Preview :: The Bat Human Project

April 27th 2011


Watching the bats trail out of the Botanical Gardens at twilight has always been something quintessentially Sydney for me. They’re like the whistle at the end of the shift that tells you to drop tools and get to the pub, ‘cause shit’s about to get batty (sorry, couldn’t resist). What’s not so great is seeing them after their night on the town, hanging dead from the telephone wires, which I guess is one reason there’s been talk of moving them.

The Bat Human Project has been running over the last two years, involving scientists, urban planners, artists, and citizens in thinking about the prospect of relocating the bats. I caught up with Artlab Project Director Keith Armstrong about the project’s first public event this Friday night.

FBi: To start, could you tell me a bit about the inception of this project and how it got started?

Keith Armstrong: The project was originally inspired by the attempted relocation of the flying fox colony from the Botanical Gardens, and this raised one of those big questions that really excited and attracted us as artists. We wanted to really think about the kind of relationships we should be fostering between ourselves and the other amazing animal dwellers of our urban ecology, like our gorgeous batty friends in the gardens. So we tried to open up a new space for creative conversation and discussion about the future we want, and need!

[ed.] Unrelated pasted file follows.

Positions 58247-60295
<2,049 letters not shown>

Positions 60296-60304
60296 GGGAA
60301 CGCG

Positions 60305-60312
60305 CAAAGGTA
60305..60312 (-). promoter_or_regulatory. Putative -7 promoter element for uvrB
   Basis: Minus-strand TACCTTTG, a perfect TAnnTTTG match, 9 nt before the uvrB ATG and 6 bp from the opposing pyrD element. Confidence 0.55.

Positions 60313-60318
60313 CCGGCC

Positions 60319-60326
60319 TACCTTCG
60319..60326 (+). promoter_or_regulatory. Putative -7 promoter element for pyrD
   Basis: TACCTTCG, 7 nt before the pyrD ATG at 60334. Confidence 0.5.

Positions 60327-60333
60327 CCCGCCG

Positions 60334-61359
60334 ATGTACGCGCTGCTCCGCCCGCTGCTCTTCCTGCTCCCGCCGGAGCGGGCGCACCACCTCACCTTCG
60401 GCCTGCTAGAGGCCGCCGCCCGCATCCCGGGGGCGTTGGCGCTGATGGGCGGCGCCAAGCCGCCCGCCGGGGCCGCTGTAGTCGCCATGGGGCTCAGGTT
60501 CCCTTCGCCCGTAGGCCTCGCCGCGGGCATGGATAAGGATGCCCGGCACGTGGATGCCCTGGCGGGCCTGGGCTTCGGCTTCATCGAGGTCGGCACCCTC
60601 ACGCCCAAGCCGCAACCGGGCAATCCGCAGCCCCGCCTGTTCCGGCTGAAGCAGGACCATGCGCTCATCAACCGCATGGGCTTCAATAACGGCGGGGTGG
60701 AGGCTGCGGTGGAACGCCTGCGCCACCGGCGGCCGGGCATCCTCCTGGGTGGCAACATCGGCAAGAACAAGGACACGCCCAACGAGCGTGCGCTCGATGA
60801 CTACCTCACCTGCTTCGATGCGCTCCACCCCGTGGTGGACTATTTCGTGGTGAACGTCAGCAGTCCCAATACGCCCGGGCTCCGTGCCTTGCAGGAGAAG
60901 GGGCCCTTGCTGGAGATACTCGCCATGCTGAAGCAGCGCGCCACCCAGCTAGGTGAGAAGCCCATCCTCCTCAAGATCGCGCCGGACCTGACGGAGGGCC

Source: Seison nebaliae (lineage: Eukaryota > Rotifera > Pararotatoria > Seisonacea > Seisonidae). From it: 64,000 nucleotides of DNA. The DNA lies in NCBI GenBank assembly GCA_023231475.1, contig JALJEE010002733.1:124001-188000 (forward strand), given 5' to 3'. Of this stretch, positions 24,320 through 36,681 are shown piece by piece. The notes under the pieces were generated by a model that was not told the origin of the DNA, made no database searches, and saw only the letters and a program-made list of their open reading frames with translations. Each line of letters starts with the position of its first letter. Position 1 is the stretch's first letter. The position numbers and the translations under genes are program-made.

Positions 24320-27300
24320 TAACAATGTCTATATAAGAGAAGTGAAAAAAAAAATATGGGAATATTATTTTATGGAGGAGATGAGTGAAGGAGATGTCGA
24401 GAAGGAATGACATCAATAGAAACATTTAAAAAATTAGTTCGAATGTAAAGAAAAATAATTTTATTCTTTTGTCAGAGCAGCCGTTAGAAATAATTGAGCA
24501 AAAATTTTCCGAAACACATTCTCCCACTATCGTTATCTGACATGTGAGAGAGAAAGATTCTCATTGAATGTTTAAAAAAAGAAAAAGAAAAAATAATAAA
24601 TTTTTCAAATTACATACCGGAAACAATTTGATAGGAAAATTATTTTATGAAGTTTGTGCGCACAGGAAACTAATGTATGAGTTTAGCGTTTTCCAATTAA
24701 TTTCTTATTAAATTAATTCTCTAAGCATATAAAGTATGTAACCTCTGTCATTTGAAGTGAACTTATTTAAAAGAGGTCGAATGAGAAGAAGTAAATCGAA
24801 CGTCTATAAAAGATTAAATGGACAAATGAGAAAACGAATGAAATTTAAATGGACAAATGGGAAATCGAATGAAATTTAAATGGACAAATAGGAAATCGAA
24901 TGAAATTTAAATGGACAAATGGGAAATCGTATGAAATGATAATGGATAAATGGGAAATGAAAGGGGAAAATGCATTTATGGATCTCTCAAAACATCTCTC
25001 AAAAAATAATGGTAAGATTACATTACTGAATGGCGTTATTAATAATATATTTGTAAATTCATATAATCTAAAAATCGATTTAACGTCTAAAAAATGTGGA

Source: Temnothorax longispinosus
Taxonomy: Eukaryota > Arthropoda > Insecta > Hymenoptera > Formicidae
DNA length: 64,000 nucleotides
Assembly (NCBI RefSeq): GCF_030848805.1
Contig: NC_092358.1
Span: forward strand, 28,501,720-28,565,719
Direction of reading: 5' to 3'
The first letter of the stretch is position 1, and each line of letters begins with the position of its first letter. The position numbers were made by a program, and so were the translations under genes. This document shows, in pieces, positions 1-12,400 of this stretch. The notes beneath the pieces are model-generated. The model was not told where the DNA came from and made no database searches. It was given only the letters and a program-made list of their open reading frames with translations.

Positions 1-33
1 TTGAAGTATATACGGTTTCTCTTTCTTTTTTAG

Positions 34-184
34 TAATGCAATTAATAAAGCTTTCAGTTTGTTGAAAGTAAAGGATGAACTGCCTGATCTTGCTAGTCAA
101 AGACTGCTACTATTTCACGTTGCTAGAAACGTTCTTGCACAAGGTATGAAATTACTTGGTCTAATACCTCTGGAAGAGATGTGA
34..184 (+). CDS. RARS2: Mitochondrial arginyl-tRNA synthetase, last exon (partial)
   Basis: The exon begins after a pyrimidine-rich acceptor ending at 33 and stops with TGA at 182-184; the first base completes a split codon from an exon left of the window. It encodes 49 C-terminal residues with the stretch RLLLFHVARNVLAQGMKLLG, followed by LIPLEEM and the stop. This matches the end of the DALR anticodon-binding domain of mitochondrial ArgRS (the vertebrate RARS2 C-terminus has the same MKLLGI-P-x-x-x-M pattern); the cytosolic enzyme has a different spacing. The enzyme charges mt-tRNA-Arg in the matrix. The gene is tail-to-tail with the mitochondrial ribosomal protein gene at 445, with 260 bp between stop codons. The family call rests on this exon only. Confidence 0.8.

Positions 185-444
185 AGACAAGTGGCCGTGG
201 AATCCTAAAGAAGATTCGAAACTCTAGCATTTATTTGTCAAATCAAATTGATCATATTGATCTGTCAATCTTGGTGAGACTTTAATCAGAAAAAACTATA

So what can we expect at the event this Friday?

Lots of great bat related stuff! On the main screen we have great films about bat care and rescue from Deidre Cobbin – and also the work of our Remnant Emergency Artlab team who set up the event – and for the adults a 'batty ideas' discussion session where leading experts discuss how we must plan our future cities to accommodate bats. There will also be performances from Tess de Quincey who does amazing things with subtle body movements and light with live music with accompaniment from Jim Denley and also Peter Nobel, a young rapper who has made a rap to celebrate flying foxes and to remind us what we'll lose if we chose to move them out of our cities.

Sounds great. Exactly what role have artists played in the project?

We have worked both in the traditional sense by making things, but also as provocateurs and ideas people, cross pollinating creative practice with urban planners, architects, bat scientists and the people at the botanical gardens in charge of the relocation of the 22,000 bats there in May. The gardens staff are very interested what the public think and so one of the roles for this event is to share that information with them. By involving people from opposite camps we hope to engender understanding that will give us all pause to think about this touchstone issue.

The issue of relocating the flying foxes from the gardens is emotive – its easy to oppose or agree with it depending on your way of understanding the world and our place as humans within it – but we all know something is wrong here. We want to try to promote a place for discussion that is non-threatening, that is non-confrontational, to say 'hey, these flying foxes are in steep decline right now and we can't afford to risk losing any more species' as the citizens of this place. So how can we think as a network of positive minds about how to accommodate both humans and bats (and other creatures of the air and land) who have found a home in Sydney. No one group


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